Linked by Thom Holwerda on Tue 18th Dec 2012 17:31 UTC
Internet & Networking "Everyone from CNET to the BBC is freaking out today about Instagram's new terms of service. The new terms, they claim, allow Instagram to sell user's images. Users are understandably upset. Wired published a tutorial on how to download all of your Instagram photos and delete your account. But long-time Instagram users should think twice before pulling the trigger. The truth is that Instagram has always claimed full rights to your images, but has just re-worded their terms of service to make their intentions clearer." People should stop obsessing over individual service's privacy terms. There's a very simple rule on the internet that everyone ought to be aware of: the moment you put something on the web, it's no longer your property. Deal with it. Coincidentally: nobody cares about your stupid Instagram photos.
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RE[7]: Comment by Alfman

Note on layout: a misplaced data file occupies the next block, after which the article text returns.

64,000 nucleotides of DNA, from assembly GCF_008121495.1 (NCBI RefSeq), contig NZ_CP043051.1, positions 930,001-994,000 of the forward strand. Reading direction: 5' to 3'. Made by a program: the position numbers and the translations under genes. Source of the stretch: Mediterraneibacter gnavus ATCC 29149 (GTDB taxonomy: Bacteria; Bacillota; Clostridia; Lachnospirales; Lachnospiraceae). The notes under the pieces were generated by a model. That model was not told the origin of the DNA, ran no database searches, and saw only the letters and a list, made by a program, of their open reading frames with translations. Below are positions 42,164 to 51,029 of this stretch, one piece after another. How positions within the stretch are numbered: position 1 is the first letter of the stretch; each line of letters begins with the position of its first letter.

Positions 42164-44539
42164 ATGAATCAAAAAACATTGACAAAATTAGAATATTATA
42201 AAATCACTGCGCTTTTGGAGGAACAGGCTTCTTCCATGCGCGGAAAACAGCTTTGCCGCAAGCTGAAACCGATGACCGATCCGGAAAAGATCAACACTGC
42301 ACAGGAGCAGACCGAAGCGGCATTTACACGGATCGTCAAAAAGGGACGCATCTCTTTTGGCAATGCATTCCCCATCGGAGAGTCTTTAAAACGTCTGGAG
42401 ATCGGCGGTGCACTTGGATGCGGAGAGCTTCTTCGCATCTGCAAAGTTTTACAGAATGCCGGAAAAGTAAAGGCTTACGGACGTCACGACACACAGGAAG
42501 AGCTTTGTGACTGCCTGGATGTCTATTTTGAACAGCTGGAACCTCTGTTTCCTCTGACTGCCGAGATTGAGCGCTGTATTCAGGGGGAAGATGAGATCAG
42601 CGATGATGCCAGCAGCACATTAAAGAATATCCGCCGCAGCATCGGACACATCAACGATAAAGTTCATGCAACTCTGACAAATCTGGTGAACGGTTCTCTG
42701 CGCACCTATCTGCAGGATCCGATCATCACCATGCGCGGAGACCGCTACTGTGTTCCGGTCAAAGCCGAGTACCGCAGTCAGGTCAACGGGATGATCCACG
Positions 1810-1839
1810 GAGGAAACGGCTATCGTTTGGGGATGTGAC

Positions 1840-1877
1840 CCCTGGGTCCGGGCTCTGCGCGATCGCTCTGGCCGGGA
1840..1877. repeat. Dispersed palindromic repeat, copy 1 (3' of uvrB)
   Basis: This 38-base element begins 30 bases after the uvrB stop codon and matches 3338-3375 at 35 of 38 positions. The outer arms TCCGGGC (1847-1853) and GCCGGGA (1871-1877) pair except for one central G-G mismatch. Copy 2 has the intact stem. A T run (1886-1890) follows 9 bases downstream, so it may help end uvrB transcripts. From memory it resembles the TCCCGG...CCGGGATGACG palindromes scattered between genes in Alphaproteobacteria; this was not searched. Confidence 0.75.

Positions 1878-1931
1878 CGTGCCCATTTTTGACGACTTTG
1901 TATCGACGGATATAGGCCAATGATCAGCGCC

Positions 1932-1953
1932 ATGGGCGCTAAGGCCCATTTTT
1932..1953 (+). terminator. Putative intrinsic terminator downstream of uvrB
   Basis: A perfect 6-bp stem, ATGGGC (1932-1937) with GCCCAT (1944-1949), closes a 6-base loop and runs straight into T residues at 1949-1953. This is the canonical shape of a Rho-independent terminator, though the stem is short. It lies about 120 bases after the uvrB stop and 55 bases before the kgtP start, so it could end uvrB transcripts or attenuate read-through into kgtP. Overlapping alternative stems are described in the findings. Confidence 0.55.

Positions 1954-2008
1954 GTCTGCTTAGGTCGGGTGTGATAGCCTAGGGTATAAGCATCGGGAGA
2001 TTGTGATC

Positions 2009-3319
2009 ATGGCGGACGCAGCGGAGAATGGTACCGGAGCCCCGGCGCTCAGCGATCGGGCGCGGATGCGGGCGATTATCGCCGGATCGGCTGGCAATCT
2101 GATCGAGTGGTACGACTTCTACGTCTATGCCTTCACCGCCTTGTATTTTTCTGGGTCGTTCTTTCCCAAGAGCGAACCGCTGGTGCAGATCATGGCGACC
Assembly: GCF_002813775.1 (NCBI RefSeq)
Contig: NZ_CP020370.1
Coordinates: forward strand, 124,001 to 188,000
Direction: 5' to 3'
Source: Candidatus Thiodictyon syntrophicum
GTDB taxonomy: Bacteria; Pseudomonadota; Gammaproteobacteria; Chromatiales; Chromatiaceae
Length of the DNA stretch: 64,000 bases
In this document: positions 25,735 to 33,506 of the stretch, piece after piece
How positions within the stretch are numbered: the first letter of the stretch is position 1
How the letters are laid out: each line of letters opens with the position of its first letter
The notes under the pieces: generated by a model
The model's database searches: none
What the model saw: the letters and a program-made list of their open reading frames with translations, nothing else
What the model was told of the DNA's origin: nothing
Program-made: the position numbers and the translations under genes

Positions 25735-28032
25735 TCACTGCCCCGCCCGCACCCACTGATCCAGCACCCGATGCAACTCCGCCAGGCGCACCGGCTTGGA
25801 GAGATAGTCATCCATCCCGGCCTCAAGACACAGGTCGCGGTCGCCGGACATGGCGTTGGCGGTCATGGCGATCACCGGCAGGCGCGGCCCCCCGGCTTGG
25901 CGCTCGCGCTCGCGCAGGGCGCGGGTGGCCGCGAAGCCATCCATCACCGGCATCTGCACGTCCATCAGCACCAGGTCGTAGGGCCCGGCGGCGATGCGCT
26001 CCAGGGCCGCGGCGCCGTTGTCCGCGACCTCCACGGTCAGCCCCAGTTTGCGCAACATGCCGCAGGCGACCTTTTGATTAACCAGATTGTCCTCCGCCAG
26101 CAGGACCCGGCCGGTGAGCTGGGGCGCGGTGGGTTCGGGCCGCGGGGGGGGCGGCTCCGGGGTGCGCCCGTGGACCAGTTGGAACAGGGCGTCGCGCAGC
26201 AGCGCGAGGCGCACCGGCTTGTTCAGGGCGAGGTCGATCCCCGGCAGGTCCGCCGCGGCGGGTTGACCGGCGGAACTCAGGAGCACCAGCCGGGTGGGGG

by lucas_maximus on Wed 19th Dec 2012 18:12 UTC in reply to "RE[6]: Comment by Alfman"
lucas_maximus
Member since:
2009-08-18

It's like if somebody invents a replicator that can copy physical objects... are you going to ask people not to clone a loaf of bread?


Ask Jesus if he thought it was easy? </joking>

However someone's time and skill went into making the original loaf much like a photograph. Should they not be compensated for making it so.

Reply Parent Score: 3

RE[8]: Comment by Alfman
by WorknMan on Thu 20th Dec 2012 02:33 in reply to "RE[7]: Comment by Alfman"
WorknMan Member since:
2005-11-13

However someone's time and skill went into making the original loaf much like a photograph. Should they not be compensated for making it so.


I think a better question to ask is, if a replicator existed that could make infinite copies of his product for nothing, should he have bothered to make it in the first place, and then demanded to be compensated for each copy in existence?

Reply Parent Score: 2

RE[9]: Comment by Alfman
by lucas_maximus on Thu 20th Dec 2012 10:20 in reply to "RE[8]: Comment by Alfman"
lucas_maximus Member since:
2009-08-18

I think a better question to ask is, if a replicator existed that could make infinite copies of his product for nothing, should he have bothered to make it in the first place, and then demanded to be compensated for each copy in existence?


Well depends what the original deal was if it was "We will pay you $x for each copy if you make the original" then yes he should be compensated.

Reply Parent Score: 3